To Detect COVID Trends, Including DELTA’S Emergence, CUNY Scientists Turn To The Sewers

August 27, 2021

looking at pipes in sewer
John Dennehy

By Lida Tunesi

In early 2020, Professor John Dennehy (GC/Queens, Biology) was searching for a way to help battle the growing pandemic. As a researcher of virus ecology and evolution he was in a good position to help, but needed to find the right avenue.

The answer, it turned out, was in the sewers. With Professor Monica Trujillo from Queensborough Community College, Dennehy established a partnership with the city and began looking at concentrations of the coronavirus in samples of New York City wastewater. Over a year later the work continues: Dennehy’s lab receives samples every week from all 14 of the city’s wastewater treatment plants, analyzes the samples, and sends the data back to city agencies. The next week, the process starts again. Dennehy and Trujillo also monitor wastewater from a Queens College dorm that houses about 130 people.

“I was looking for ways to contribute my skills to this global crisis,” Dennehy said. “My friend Monica Trujillo sent me a paper about monitoring SARS-CoV-2 in sewage and we decided to pursue this.”

Testing wastewater allows scientists to monitor large populations in a cost-effective way, Dennehy explained. It can also help the city take preemptive measures, since viral material from infected people can show up in the wastewater before those people get tested. Similarly, wastewater testing data captures asymptomatic people who might not get tested at all. However, the method can’t precisely estimate a total number of cases and is better suited to identifying trends. For example, the group has been monitoring the presence of the delta variant.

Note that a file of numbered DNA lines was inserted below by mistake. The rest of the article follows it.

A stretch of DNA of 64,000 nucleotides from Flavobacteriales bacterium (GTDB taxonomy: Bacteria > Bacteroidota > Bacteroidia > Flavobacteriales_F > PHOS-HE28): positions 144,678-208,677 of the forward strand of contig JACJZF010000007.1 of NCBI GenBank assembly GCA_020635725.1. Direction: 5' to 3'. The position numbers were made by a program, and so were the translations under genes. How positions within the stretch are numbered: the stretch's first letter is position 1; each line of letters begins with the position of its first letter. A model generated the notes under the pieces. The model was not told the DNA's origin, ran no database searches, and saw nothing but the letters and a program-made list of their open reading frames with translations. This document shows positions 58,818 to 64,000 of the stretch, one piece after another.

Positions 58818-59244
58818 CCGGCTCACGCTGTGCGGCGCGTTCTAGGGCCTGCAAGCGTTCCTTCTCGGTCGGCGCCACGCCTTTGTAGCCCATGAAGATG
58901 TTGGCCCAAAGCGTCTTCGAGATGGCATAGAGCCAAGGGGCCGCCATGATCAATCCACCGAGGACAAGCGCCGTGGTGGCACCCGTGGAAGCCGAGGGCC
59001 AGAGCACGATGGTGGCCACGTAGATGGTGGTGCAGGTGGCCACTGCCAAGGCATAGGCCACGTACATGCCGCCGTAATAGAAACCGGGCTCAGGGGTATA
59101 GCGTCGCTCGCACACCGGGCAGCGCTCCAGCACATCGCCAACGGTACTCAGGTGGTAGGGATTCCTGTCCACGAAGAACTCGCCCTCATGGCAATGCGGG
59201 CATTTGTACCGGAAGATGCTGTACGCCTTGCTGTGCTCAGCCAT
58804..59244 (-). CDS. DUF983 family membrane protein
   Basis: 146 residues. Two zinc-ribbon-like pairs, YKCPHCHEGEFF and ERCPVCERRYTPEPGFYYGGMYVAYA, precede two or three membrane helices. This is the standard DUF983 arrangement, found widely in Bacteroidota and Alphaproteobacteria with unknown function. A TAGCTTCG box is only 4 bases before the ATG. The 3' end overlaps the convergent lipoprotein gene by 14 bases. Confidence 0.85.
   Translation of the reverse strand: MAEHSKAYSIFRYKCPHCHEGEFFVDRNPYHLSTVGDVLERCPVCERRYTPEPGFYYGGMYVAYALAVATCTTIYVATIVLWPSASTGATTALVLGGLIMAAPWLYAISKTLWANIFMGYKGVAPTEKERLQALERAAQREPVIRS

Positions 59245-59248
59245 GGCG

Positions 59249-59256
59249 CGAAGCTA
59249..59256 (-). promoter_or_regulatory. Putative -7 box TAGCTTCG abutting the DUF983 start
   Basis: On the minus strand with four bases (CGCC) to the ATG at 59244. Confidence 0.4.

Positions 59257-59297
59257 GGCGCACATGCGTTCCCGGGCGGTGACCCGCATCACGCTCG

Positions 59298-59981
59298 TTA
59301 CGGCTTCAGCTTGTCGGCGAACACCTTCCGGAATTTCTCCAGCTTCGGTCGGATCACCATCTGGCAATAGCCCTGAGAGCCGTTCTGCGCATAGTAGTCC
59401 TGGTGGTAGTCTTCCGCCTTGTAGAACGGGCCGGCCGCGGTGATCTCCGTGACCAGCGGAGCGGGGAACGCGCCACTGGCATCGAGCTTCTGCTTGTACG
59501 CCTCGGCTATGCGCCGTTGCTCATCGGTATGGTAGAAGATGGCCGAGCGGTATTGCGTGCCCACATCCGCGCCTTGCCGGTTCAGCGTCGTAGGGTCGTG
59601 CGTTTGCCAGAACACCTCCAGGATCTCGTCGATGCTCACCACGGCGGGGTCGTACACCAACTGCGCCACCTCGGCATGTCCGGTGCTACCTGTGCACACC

“We first observed delta in mid-April at slightly the detection threshold in a single sewershed,” Dennehy said. “It quickly spread to all areas of the city and now every area of the city is dominated by the delta variant.”

The work has two parts. First, Dennehy and his colleagues determine how many virus particles, including all variants, there are per liter of wastewater in each sample. This data goes to the city’s Department of Environmental Protection, or DEP. Next, they do targeted sequencing of viral RNA in the samples to see which variants are present, and send this info to the Department of Health and Mental Hygiene. As part of their contract with the city, Dennehy’s group also trains the DEP Newtown Creek microbiology lab in the testing protocols they have developed.

“Previously, my lab had been working on extracting virus and bacterial genetic material from environmental samples such as outflow from combined sewage pipes,” Dennehy said, “so we had the right skills and equipment for this type of work.”

Dennehy has been sequencing RNA in search of variants since January 2021, but started analyzing samples for virus concentrations back in June 2020.

“We reached out to a lot of people from various city agencies but weren’t getting much traction,” he said. “Finally, Monica sent an email to Pam Elardo, the deputy commissioner of the DEP. Pam responded within two hours and got us in touch with the right people. Within days, we were analyzing samples.”

Published by the Office of Communications and Marketing.